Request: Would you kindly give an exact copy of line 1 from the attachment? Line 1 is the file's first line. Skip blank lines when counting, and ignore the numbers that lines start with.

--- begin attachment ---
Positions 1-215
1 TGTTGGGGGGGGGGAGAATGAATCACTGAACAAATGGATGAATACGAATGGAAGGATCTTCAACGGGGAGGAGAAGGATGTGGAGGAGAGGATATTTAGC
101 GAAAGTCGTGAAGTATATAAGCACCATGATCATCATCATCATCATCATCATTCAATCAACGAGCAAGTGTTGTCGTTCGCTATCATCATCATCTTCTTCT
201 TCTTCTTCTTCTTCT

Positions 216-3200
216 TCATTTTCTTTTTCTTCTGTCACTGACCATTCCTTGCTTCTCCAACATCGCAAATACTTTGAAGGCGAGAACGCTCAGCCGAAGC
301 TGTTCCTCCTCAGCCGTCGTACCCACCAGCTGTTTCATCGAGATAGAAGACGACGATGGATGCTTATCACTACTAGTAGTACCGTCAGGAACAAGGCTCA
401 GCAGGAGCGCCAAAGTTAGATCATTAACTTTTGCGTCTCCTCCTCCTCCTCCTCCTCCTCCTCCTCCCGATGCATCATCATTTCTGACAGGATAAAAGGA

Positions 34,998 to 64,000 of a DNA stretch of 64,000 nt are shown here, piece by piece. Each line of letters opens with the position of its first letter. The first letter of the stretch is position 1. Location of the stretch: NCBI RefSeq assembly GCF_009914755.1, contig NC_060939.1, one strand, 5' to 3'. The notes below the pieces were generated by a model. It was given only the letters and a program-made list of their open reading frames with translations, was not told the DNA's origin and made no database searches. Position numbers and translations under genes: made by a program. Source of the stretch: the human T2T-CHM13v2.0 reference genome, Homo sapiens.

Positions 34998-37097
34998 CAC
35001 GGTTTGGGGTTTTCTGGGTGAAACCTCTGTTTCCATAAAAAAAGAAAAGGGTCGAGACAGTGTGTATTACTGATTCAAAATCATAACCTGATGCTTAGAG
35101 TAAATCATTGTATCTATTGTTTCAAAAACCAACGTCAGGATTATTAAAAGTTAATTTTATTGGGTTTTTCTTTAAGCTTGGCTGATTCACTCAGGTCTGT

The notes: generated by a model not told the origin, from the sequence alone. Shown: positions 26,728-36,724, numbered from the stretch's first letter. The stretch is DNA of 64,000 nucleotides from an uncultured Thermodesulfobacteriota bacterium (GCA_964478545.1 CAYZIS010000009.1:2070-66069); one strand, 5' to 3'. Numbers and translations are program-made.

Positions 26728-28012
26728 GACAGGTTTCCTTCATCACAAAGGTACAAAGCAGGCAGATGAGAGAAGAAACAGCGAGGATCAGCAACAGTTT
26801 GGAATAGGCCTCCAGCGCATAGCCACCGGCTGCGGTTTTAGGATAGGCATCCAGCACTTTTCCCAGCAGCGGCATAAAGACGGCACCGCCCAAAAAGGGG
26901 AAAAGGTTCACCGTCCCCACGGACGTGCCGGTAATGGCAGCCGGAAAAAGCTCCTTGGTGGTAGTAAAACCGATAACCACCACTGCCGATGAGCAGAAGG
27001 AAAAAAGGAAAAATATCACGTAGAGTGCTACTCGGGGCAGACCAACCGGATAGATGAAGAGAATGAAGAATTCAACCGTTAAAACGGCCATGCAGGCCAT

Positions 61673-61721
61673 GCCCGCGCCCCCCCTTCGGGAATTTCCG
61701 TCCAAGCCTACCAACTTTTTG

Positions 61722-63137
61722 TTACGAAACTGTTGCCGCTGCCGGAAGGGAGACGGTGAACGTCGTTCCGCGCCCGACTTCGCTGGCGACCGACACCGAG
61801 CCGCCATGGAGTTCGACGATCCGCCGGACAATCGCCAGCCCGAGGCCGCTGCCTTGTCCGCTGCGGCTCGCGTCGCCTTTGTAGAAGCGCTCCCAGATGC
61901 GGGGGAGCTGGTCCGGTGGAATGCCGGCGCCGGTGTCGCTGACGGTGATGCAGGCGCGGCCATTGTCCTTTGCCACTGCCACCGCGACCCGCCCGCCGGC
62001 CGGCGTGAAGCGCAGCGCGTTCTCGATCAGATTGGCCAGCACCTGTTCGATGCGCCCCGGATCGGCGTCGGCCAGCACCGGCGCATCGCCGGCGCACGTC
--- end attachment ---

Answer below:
Positions 1-215